Haden Blackman, the project leader on “The Force Unleashed” video game, has a daydream: He strolls into the movie theater, buys some popcorn and then sits down and watches his game’s tale of Darth Vader and his secret apprentice flicker to life as cinema.
“Oh, that would be incredible,” said Blackman. “And it’s not impossible. Never say never. George [Lucas] has looked to tell new ‘Star Wars’ stories through the games and with the entire Star Wars Expanded Universe, and then he has also shown a willingness to let the characters come into the films. Look at Aayla Secura, a creation in the [Dark Horse] comic books who became part of the theatrical films.”
More than that, “Star Wars: The Clone Wars,” released in August, began as a television animated series (and still will be, with tie-in episodes premiering Oct. 3 on Cartoon Network), but when Lucas saw the work in progress he decided to take the tale to the cineplex. That film has gotten mixed reviews, to say the least, but Lucas doesn’t seem to care a bit about the opinion of any detractors when it comes to his historic entertainment enterprise and its directions.
Dark Horse has also released a graphic novel version of “The Force Unleashed” and, to my mind, it’s more satisfying than the game — although in full disclosure, that’s not saying much, because I am far more of a reader than a gamer. Blackman not only penned the story for the graphic novel, he also has a lavish 224-page book titled “The Art and Making of Star Wars: The Force Unleashed” that celebrates the images and behind-the-scenes labor on the game as if it already were a major motion picture. An adapatation of the film in a traditional prose novel written by Australian sci-fi author Sean Williams also hit No. 1 on the New York Times list of hardcover fiction bestsellers and now, after four weeks, is at No. 14 on that tally.
Lucas is clearly pleased with this new entry to the broader “Star Wars” story and I would not be surprised for a moment to see it on a theater marquee at a CG-animated project in the next few years, especially with the intensifying Hollywood interest in video games and toys as film properties. There’s also the very real power of putting Darth Vader on a movie poster in the theater lobbies of America.
If the “The Force Unleashed” does become a movie, Blackman said it would be a testament to the priorities and sophisticated ideas of his team, who he says puts storytelling and game-play on equal footing and emphasized “the artistic nature” of the quickly changing video-game medium. “It’s an incredible time,” he said, “to be telling powerful stories in this fairly young medium.”
Perhaps, but like the most recent film addition to the Lucas universe, there was huge pre-release anticipation for “The Force Unleashed,” followed by widespread grumbling. It hit stores Sept. 16 and topped the 1-million units sales mark in its first five days, according to industry retail reports, but the reviews have been decidedly mixed.
Here’s the take, for instance, by Hero Complex contributor Pete Metzger, who reviewed the game for the Los Angeles Times and echoed many other underwhelmed gamers:
Most of the things that make up the “Star Wars” universe these days — movies, TV shows, toys and video games — are lacking the magic that made the original trilogy of films so incredible. Gone are the spectacle and awe. Instead, we get halfhearted disappointments (such as the current “Clone Wars” animated movie).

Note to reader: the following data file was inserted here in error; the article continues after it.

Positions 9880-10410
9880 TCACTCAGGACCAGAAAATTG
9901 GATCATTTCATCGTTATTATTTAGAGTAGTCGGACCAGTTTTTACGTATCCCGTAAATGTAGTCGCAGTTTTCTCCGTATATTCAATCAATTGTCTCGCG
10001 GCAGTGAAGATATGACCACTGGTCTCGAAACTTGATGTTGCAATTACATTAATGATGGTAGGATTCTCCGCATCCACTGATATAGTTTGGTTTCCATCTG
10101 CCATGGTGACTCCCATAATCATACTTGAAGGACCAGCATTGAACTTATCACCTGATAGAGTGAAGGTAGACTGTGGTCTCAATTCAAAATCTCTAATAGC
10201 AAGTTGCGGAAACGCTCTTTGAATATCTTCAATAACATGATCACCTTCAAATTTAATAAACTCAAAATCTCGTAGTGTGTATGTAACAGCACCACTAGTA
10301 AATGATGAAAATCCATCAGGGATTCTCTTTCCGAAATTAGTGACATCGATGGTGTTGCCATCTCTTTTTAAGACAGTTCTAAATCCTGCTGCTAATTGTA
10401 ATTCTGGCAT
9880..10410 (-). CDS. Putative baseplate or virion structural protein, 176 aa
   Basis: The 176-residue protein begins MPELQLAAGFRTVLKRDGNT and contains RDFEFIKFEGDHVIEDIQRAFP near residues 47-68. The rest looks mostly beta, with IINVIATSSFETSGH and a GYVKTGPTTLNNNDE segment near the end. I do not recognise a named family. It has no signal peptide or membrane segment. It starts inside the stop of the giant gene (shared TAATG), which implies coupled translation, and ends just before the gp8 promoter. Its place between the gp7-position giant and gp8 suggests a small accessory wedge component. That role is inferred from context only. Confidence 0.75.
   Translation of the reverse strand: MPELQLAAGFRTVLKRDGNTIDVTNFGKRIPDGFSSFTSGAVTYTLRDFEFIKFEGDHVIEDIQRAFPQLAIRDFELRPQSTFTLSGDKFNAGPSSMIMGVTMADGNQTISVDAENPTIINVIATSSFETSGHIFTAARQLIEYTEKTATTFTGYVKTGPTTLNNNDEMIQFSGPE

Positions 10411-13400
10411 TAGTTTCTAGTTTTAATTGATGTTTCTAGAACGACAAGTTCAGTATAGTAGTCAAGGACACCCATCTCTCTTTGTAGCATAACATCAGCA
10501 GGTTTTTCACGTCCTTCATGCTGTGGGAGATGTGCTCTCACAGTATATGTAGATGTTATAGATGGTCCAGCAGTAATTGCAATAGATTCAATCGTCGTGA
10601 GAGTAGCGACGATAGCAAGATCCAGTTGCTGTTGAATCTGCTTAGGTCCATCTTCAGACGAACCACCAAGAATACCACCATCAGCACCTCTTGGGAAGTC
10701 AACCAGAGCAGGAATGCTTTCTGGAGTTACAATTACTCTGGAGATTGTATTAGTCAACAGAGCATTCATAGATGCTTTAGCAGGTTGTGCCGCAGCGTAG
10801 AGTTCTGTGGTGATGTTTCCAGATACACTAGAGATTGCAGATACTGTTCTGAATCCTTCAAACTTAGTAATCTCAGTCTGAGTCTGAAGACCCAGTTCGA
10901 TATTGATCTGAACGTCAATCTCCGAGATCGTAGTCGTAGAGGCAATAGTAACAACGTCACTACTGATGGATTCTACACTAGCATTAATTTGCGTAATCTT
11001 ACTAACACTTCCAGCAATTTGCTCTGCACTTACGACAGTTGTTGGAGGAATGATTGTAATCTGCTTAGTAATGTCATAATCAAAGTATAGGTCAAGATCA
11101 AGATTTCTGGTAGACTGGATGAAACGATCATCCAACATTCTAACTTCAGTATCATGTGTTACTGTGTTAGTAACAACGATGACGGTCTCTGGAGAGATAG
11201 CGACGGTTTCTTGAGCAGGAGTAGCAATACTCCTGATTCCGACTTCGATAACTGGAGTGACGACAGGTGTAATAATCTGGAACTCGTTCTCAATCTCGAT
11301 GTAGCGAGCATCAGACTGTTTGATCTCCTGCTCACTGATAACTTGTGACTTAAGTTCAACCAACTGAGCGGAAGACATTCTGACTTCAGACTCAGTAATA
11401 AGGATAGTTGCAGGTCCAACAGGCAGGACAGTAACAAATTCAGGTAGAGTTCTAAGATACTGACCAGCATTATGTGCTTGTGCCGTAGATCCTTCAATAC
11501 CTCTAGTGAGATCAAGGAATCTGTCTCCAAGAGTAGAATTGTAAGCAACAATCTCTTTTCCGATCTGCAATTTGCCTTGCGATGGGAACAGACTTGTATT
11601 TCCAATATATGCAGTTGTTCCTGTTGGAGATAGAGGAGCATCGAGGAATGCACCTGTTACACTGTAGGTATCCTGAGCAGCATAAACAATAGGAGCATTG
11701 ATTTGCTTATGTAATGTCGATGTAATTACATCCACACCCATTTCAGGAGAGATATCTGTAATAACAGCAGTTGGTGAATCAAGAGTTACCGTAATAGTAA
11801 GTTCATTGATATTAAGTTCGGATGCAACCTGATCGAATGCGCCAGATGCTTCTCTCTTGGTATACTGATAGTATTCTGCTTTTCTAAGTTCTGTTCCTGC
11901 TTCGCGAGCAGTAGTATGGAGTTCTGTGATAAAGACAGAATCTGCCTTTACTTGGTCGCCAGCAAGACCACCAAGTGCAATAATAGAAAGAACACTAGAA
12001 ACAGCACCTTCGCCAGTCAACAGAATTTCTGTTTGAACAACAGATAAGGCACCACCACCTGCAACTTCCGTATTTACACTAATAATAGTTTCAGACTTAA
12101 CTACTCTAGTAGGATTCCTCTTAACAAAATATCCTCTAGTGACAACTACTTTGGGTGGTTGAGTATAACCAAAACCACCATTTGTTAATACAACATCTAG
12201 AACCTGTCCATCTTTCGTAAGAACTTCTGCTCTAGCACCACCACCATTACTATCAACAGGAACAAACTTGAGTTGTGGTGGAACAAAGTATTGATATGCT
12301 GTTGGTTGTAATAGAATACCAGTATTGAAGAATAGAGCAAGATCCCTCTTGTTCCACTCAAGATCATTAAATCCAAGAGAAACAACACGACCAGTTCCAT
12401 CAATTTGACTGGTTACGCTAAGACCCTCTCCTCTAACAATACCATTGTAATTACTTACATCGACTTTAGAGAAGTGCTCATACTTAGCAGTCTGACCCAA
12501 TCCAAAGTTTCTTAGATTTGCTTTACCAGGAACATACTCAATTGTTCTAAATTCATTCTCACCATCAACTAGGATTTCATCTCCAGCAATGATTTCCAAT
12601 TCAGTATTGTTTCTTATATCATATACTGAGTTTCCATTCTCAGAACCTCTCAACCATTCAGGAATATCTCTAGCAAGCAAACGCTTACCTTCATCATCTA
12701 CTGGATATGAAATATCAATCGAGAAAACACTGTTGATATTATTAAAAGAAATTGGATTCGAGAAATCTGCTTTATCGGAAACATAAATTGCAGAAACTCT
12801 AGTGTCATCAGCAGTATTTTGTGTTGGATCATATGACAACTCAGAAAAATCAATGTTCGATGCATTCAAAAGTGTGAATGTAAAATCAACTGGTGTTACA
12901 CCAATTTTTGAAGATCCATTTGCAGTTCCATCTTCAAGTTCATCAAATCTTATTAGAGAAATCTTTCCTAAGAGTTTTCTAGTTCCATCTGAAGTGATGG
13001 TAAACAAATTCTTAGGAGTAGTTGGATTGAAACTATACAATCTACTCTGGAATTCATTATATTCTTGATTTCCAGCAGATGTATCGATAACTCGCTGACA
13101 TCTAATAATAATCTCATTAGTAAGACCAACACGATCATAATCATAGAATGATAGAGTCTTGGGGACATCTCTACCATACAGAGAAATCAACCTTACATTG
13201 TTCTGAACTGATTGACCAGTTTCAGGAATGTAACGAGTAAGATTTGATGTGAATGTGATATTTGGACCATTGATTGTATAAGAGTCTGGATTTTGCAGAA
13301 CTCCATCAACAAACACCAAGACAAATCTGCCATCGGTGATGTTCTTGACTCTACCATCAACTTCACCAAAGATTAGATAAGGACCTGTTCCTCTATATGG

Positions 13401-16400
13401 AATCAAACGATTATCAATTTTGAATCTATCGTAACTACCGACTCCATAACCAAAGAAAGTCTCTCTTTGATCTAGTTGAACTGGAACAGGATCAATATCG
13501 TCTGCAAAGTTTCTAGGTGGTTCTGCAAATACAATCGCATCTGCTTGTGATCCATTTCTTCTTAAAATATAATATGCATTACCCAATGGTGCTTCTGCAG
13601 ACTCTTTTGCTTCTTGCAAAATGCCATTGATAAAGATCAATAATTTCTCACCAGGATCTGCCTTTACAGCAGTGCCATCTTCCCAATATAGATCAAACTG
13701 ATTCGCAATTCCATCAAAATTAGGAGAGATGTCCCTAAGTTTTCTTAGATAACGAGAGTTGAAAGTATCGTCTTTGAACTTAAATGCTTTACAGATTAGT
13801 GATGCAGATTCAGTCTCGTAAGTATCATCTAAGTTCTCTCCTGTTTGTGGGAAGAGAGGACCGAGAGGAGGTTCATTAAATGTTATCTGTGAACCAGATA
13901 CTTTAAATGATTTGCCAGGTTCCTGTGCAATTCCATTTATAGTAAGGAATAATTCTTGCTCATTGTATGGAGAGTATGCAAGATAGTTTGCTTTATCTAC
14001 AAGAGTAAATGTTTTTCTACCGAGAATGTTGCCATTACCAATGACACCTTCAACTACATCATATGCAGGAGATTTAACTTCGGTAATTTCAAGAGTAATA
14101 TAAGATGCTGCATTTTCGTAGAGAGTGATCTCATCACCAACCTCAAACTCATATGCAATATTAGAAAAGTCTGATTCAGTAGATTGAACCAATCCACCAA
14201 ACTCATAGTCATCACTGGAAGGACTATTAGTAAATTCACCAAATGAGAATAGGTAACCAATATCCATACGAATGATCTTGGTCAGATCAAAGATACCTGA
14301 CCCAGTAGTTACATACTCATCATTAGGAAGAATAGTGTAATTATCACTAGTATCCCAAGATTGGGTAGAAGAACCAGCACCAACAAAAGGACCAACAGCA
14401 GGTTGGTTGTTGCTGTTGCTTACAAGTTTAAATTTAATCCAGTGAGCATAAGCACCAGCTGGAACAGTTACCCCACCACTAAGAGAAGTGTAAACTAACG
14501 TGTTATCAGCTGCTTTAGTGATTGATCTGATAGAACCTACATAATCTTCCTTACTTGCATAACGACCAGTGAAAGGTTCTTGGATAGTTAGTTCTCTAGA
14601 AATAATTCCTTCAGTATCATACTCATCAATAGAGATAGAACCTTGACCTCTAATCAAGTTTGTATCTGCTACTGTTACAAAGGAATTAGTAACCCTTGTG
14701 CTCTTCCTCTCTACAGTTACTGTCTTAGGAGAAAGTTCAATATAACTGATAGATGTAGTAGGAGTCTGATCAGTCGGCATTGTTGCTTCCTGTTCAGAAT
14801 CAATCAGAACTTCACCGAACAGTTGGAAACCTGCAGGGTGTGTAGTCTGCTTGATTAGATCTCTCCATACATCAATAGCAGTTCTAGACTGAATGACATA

Sadly, Star Wars: The Force Unleashed is no exception. It should be an amazing story bridge between Episodes 3 and 4 and one that boasts groundbreaking new artificial intelligence and gaming technology. But Unleashed fails to register the tremor in the Force we were hoping for.
You can read Pete’s whole review here.
The Associated Press review was much the same in tone:
You can cut a swath of destruction with your light saber alone, but it’s more fun to use your Force powers. You can send enemies flying with a force push or grab them and throw them at each other. You can zap them with lightning bolts or shock waves. And when you come face-to-face with a larger foe, you have to figure out how to effectively mix your Force abilities.
The story takes place between the third and fourth episodes of “Star Wars,” and it doesn’t have much for the nonfan to chew on.
The game is also marred by some technical problems, such as bland level design, awkward camera angles and inconsistent targeting, which makes it hard to pick up and heave specific objects. And some of the fighting, whether against hordes of Wookies or just a single big boss, gets tedious. Still, it’s entertaining for most of its eight-hour length; it’s just not the revolutionary title that will win over “Star Wars” skeptics.
I’m sure the “Force Unleashed” team is pained after their many seasons of labor to hear any disparaging remarks, but when I spoke to Blackman the other day he could hardly have been more upbeat. He even told me about going to see “The Empire Strikes Back” when he was a kid in Orange County, and he described the way the movie seemed to pluck him out of the audience and whisk him away to the far reaches of the Lucas universe. “I’ll never forget that. It’s just great to be part of it all these years later.” It sounds like Blackman (just like so many other people now working for Lucas at the Presidio) became a secret apprentice back in the summer of 1980.
— Geoff Boucher
Image from “Star Wars: The Force Unleashed” courtesy of LucasArts